A proposed $23 million stadium at Clark College would be separated from the Arnada neighborhood by Interstate 5, but McLoughlin Boulevard runs under the freeway and would make the stadium an easy walk from one of the city’s oldest neighborhoods.
That’s a prospect that, depending on whom you ask, is as exciting as a game-winning home run or as sickening as if your favorite pitcher just blew a no-hitter.
Suze Marshall, co-chair of the neighborhood association, said members are gathering as much information as possible by attending every meeting, forum and luncheon where the Yakima Bears are being discussed.
Residents have raised concerns about traffic, stadium lighting and noise. They worry that instead of using one of the 2,900 parking spots at Clark College, fans would park in their neighborhood.
The neighborhood association is sponsoring a meeting 7 p.m. Wednesday in the Community Room at Vancouver Housing Authority, 2500 Main St.
Representatives from the Class A minor league team are expected to attend, as are leaders from surrounding neighborhoods and county, city and Clark College officials.
Capacity is limited to 88 people.
Marshall, asked last week whether the neighborhood association would try to legally challenge the stadium should the proposal get that far, said it would be premature to comment “on any discussion of action we may or may not take at this time.”
For a stadium to be built, the Clark County commissioners would have to approve a 5 percent countywide admissions tax; revenues would be used to pay a portion of construction bonds.
For the commissioners to approve the tax, the Vancouver City Council — because the majority of revenues would be collected from within city limits — would have to agree to commit to funding a share of the bonds.
Baseball fan David Lawson hopes it all works out.
He and his wife have lived in the southeast section of the Arnada neighborhood for eight years, having moved there from near Southwest Washington Medical Center.
He enjoys being able to walk to parks and small shops, and he would welcome the chance to be able to walk with his children over to a baseball game.
He said there’s ample parking at Clark College, and he’s surprised some neighbors are so concerned that people will park in the neighborhood.
And if they do park on the street for 38 home games a year, so what?
“I have a driveway and a garage. People can park on the street. It’s not a negative,” he said.
Lawson also said the multiuse stadium would be used for reasons other than minor league baseball; according to a draft proposal, the team would make the facility available for events (concerts, festivals, etc.) for a certain number of days at reduced fees.
“Why not embrace that?” Lawson said.
Leaders of the Shumway Neighborhood, north of Arnada, opted not to welcome the idea.
At a June 2 meeting attended by 15 residents, people shared concerns about parking, alcohol (beer would be sold at games), lighting and noise, particularly on behalf of Arnada neighbors.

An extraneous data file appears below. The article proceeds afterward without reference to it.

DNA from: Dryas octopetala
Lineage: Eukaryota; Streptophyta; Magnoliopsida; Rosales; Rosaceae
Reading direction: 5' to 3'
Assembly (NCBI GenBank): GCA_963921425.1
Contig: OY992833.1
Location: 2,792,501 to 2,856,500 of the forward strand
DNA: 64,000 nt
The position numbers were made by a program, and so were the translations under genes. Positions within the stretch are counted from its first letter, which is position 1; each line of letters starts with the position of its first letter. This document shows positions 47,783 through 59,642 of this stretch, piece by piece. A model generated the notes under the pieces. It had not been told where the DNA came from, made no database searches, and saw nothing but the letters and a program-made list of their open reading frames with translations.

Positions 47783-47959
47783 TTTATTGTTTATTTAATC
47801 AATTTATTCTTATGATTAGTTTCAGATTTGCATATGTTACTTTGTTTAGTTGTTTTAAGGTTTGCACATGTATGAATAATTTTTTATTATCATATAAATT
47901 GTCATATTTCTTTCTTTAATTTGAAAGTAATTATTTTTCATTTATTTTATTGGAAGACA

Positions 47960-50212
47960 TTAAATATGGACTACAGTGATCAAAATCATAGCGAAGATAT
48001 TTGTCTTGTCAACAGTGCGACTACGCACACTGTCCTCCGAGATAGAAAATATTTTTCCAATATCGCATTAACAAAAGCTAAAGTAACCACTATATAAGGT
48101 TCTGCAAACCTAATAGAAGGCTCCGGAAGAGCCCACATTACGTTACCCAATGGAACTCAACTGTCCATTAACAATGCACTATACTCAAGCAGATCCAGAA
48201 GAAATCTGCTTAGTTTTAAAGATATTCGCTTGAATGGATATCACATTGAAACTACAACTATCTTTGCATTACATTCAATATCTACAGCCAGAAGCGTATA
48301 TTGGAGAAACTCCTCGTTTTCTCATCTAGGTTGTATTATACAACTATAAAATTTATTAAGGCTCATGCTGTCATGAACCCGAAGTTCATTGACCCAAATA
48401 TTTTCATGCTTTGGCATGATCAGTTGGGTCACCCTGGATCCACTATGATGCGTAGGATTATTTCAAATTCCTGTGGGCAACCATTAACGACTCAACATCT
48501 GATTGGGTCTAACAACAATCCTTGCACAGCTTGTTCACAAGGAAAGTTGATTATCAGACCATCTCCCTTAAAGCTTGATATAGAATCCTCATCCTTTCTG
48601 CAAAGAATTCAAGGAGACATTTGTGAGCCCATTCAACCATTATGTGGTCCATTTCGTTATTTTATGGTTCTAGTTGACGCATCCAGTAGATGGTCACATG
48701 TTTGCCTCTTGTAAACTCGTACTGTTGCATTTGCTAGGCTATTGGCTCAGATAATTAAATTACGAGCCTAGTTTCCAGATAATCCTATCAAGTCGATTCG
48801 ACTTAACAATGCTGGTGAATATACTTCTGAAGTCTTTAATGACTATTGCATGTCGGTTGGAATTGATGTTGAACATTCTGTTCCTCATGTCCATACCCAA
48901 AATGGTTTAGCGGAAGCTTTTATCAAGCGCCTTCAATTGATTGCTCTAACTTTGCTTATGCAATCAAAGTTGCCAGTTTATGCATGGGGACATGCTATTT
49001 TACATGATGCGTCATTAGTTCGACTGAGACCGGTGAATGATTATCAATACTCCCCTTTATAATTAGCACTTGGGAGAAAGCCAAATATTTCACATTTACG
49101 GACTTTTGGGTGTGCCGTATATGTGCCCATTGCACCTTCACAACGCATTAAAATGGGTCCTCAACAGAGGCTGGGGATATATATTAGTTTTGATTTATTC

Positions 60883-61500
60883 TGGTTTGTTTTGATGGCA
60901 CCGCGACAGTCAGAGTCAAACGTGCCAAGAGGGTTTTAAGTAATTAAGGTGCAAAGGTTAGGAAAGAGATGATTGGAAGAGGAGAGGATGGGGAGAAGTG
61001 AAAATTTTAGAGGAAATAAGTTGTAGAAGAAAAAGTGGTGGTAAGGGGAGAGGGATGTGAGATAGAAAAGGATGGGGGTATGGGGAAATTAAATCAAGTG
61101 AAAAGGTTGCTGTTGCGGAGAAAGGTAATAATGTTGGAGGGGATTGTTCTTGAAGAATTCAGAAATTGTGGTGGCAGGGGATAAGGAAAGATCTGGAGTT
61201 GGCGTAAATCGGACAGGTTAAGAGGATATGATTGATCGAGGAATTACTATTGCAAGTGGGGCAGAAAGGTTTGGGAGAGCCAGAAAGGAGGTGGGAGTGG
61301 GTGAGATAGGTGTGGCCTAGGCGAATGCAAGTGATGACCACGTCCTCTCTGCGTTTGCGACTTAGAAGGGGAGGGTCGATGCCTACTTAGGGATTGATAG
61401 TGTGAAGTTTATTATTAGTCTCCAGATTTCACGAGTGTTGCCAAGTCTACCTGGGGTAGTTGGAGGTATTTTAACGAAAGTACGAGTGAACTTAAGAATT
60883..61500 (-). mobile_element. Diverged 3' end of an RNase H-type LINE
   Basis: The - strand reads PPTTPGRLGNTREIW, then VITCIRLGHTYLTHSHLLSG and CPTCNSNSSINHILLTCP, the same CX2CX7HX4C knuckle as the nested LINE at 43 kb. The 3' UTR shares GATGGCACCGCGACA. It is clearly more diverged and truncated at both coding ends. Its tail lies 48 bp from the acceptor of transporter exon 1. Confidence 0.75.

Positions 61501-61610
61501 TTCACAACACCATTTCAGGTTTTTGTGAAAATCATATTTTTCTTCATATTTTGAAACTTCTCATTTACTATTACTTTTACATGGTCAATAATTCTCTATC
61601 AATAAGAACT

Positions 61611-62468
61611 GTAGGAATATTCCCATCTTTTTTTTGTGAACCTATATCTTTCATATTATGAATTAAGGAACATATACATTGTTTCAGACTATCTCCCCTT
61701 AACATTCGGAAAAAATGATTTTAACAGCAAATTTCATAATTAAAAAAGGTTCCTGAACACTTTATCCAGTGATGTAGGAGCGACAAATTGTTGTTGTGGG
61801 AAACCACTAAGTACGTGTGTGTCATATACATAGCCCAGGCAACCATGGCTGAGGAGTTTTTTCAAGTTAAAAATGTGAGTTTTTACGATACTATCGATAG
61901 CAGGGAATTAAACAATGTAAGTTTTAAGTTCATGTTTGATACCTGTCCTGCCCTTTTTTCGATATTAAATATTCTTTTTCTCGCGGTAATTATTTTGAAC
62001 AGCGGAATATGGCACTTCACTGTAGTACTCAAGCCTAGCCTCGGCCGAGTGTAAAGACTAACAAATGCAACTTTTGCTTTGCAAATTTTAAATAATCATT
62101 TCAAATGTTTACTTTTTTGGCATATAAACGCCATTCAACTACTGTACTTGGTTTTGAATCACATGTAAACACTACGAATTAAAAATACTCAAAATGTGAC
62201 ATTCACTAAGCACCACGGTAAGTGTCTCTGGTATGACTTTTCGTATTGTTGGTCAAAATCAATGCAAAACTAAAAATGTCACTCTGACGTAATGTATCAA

Clark College spokeswoman Barbara Kerr said parking should not be an issue, because games would be on summer evenings and the school’s lots should be sufficient along with street parking on Fort Vancouver Way and McLoughlin Boulevard east of Interstate 5.
Ron Arp, a spokesman for the Bears’ owners, said the stadium would be built approximately 18 feet down from surface level, mitigating noise and light pollution.
The association voted 14-1 to oppose the use of any public funds to construct the stadium.
The stadium would actually be in the Central Park neighborhood, but homes there would be separated from the stadium by Clark College and Hudson’s Bay High School.
Dick Malin, chairman of the neighborhood association, said they heard a presentation on the stadium proposal at their May 25 meeting but they haven’t taken an official stance.
“If I was to take a poll of Central Park neighbors who are paying attention, you’d probably have a balance between those who want it and those who don’t,” Malin said.
But everyone would agree they need more information, he said.
“My personal opinion is baseball is OK, but it is not OK in Central Park and it should not receive any taxpayer support,” he said.
He said the public officials should be looking to locate a stadium in a place that needs to be enhanced.
“We’ve got some of those places in Vancouver,” Malin said. “We’re putting it in our front yard, and we have a big problem with that.”
Under the proposal, the team would lease land from Clark College and, as part of the rent, would allow the college’s teams to use it.
Wednesday’s Arnada meeting will be an opportunity for residents to ask questions, but crucial meetings for the project will be when the county commissioners and the Vancouver City Council have work sessions.
Those sessions have yet to be scheduled.
Stephanie Rice: 360-735-4508 or email@example.com.